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Re: [RFC PATCH 00/34] The rest of the x86_64-gnu port

From: Luca
Subject: Re: [RFC PATCH 00/34] The rest of the x86_64-gnu port
Date: Sun, 19 Mar 2023 17:44:32 +0100

Hi Sergey,

this looks like a great work!

Il 19/03/23 16:09, Sergey Bugaev ha scritto:
I was unable to actually get it running on GNU Mach. It either never gets
started, or crashes soon enough. The latter is actually to be expected, since
the kernel does not actually support i386_fsgs_base_state yet. I was unable
to investigate what exactly happens, because in addition to the troubles with
actually running GNU Mach on qemu-system-x86_64 (-kernel doesn't work..., you
really have to build an image with GRUB) and attaching a debugger to it
(either GDB or QEMU get utterly confused be the switch to the long mode...),
I had troubles with actually spawning the task while breaking on its first
instruction (a la starti). In particular prompt-task-resume didn't seem to
work for me, nor did breaking somewhere before the task should have been

So I would appreciate some help with both testing this patchset (i.e. if you
do have a working x86_64 Mach + userspace setup, build glibc and try to run
it), and some general tips about how I would go about debugging the bootstrap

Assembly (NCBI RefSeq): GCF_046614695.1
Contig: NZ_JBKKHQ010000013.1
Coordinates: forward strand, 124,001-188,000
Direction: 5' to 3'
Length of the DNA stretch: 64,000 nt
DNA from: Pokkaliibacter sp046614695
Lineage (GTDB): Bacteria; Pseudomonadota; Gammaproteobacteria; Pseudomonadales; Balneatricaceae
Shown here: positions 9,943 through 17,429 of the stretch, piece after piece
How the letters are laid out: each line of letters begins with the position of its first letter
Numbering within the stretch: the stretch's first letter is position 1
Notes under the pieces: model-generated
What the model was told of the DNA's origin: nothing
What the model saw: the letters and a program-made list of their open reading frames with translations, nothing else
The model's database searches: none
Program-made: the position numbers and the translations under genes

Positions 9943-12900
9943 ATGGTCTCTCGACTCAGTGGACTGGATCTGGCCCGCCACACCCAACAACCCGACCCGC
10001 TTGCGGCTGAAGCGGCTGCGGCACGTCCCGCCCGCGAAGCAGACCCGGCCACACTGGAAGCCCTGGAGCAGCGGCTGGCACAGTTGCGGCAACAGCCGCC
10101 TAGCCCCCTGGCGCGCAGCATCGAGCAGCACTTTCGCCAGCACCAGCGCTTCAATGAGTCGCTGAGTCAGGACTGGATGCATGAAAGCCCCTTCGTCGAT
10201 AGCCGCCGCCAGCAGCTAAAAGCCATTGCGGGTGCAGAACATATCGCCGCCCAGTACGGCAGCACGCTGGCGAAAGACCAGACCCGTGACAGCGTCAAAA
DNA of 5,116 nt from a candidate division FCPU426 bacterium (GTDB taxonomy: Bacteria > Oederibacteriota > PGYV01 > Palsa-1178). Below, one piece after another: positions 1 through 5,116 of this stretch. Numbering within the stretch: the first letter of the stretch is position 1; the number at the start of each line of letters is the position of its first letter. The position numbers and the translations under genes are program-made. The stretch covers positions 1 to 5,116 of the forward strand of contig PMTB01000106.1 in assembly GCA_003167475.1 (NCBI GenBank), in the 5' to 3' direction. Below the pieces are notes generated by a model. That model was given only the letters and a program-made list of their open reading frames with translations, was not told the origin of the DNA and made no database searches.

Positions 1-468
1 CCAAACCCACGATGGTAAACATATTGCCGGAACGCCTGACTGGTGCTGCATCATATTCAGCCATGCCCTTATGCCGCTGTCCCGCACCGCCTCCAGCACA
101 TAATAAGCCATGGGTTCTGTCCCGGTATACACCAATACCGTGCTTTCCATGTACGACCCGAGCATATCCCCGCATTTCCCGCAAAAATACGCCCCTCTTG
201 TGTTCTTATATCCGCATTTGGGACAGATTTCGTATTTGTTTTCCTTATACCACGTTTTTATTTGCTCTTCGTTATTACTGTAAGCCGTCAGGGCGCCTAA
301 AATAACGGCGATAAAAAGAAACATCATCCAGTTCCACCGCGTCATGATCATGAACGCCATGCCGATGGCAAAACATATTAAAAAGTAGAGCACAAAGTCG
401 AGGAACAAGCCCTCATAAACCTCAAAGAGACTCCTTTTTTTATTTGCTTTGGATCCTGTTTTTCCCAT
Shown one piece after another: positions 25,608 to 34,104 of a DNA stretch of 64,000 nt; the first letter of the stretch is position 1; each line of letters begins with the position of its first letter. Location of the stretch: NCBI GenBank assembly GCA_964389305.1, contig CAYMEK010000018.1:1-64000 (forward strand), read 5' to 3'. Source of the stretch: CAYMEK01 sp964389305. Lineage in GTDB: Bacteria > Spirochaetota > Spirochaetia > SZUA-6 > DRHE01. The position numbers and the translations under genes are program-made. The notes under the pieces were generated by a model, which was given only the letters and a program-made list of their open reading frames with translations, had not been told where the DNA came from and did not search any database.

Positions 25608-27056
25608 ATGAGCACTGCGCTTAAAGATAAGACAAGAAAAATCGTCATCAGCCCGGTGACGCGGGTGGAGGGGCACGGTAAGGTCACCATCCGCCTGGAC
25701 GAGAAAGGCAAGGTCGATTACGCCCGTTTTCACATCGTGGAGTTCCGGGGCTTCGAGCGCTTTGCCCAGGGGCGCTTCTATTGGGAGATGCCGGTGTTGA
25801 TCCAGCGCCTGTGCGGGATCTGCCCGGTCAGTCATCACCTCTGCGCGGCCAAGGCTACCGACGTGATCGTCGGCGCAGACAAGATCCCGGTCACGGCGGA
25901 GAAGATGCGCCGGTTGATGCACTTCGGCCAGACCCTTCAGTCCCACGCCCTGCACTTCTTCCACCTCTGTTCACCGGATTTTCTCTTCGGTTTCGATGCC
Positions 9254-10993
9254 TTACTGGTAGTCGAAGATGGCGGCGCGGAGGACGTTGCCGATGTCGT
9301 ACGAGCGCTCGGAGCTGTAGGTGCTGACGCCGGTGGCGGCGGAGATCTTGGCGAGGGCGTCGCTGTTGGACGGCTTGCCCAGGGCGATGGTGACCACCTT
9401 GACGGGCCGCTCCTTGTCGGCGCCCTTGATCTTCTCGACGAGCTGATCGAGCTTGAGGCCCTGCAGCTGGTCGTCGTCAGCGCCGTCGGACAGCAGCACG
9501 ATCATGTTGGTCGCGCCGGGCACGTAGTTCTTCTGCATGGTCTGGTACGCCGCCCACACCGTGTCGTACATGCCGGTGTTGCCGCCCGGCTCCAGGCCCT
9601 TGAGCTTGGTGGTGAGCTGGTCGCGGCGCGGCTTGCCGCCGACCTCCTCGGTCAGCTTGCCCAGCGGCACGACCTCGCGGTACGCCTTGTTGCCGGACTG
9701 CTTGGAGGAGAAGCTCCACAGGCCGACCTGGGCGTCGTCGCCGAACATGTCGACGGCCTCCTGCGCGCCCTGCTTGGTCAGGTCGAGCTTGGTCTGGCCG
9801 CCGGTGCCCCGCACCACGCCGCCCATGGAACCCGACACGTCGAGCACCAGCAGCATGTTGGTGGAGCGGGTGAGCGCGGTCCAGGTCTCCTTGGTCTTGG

task from the first instruction onwards with x86_64 GNU Mach, QEMU, and GDB.

One reason for troubles in testing with gnumach is that rpc don't work very well yet... Simple syscalls should work if you take my patch with syscall64 v3, and also some simple rpcs, but in general I still see some issues with the 64-bit message format and the mig-generated stubs. I still have most of my tests failing with a 64-bit userspace.

That being said, once we have fully working rpcs, I think you could have a "hello-static-glibc" bootstrap module, and assemble a grub rescue disk to test it on gnumach, much like my "hello" test. For this you could also take the commit [0] and add your bootstrap module manually, to reuse the grub disk generation part. Once this works, you should be able to build ext2fs.static, exec.static and run a "hello-dynamic-glibc" test by replacing /hurd/startup, which is the first dynamically-linked executable started. For this case creating a minimal bootable disk is a bit more tricky, I did it once and I should have some scripts that could be reused.

In your case you probably need to build a cross-compiler targeting hurd64, maybe with Flavio's scripts (in my tests I use the -ffreestanding environment so I can compile them on GNU/Linux). I'm not sure how this could be optimized for iterative development.

About debugging, the nice thing is that you can load the debug symbols of the bootstrap module in the same gdb remote session used to debug gnumach, with:

  add-symbol-file <your-path>/module-hello-static-glibc

and you can single-step, use breakpoints etc. on both the user and kernel code. For example, you can set a breakpoint on the user entry point _start() and single-step from there.

Also, when you attach gdb to qemu, you should avoid setting a breakpoint too early, but anything after setup_main() should be ok. So if you want to set a breakpoint on _start(), I suggest you do it after reaching setup_main(), otherwise it will also stop on gnumach's own _start(), and that will indeed mess up with segmentation and long mode.

I hope this helps,


[0] https://gitlab.com/luckyd/gnumach/-/commit/cb00d39edc6604cfb485161e85720e23f167d819

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